The Chronicles of Narnia: The Lion, The Witch and The Wardrobe on Blu-ray disc
By Jim Bray
Thank goodness for the success of Peter Jackson's Lord of the Rings trilogy. Otherwise, we might never have seen Hollywood embracing other worthwhile literary fantasies such as this one that came originally from the pen of C. S. Lewis.
I remember reading The Lion, The Witch and the Wardrobe when I was a kid, long before I'd heard of Tolkien's series. I remembered little of it other than the fact that I had enjoyed it hugely and had read it more than once. I didn't even know it was part of a series of Narnia chronicles until this movie started being promoted as "The Chronicles of Narnia:"
And, having seen Hollywood adaptations of books I have loved that twisted or cut the original story to eliminate its very soul, (Starship Troopers comes to mind as but one example), I didn't have much hope for LWW.
I needn't have worried. As helmed by Andrew Adamson, of Shrek fame, the world of Narnia is in good hands. I don't remember the book well enough to comment on exactly how true the movie is to it, but it feels right, as I remember it.
Naturally, you have to take liberties when translating from the page to the screen. LOTR is a perfect example, yet Peter Jackson and his team captured the spirit of the books. So has Adamson and his.
The time is World War II, and England is suffering under the relentless attack of Nazi Germany and its bombers. South England isn't safe, and many families decide it's better to tear their families apart temporarily - sending their children north to live in foster homes for the duration - than it is to risk their lives to the death raining down on them from above.
And this is where LWW opens, with the bombs falling and the family - in this case the Pevensie family - torn asunder, the four frightened Pevensie children being sent to an intimidating far-off estate for the duration.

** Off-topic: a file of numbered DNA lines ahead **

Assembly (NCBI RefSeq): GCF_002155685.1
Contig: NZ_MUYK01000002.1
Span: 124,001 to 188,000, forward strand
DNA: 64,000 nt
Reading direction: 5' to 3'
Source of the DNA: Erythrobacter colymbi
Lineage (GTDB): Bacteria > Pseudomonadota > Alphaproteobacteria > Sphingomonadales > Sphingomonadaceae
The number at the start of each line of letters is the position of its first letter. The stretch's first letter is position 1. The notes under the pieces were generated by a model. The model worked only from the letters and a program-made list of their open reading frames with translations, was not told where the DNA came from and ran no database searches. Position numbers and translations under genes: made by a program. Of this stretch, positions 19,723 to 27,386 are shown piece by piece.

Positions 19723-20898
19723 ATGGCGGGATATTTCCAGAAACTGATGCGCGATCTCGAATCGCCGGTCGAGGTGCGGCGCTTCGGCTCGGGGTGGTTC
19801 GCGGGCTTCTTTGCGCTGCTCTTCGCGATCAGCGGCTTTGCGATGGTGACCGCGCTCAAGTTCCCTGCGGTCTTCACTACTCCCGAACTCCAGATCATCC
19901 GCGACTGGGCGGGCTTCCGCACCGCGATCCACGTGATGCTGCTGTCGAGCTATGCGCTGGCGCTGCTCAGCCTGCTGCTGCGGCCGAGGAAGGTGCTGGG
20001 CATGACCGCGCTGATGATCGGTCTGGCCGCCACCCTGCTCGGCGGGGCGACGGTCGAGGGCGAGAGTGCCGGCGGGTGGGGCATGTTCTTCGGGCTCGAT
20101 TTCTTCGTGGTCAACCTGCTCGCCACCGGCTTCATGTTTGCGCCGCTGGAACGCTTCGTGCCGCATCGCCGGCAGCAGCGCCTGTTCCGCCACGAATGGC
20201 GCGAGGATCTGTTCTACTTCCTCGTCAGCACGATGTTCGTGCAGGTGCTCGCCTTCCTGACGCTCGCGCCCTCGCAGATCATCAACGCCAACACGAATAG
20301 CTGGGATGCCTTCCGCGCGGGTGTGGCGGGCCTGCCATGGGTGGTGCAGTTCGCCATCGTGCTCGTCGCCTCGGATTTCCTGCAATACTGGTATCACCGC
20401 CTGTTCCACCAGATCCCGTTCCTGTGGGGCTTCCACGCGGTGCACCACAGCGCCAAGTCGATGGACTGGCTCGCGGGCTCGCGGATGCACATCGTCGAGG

The kids have little to do, and have been admonished to do even less lest they disturb the professor whose estate it is, so they do what kids tend to do - they make their own fun. And one day, during an otherwise typical game of hide and seek, Lucy hides in a huge wardrobe that, much to her surprise, turns out to be a doorway to another world.
Thus begins a parallel universe story and a grand adventure. It's a tale of good versus evil, of heroes who initially reject their grand quest but who eventually rise to it, and it's a tale of love, courage, sacrifice and redemption.
In short, it has a bit of everything short of sex.
Adamson's movie is big, as befitting the scale of the story. The world of WWII England is rendered realistically, but that's nothing compared to the gorgeous vision of Narnia he has brought to life. From the opening wintry scenes where Lucy passes beyond the lamp post and plunges them all into adventure, the magical world looks just as it should, just as I remember it so many years later.
Naturally, it isn't exactly as I imagined it, since this is someone else's vision, but it's right nonetheless. It looks great, and the creatures that people the land (or is it the people who creature the land?) also look great.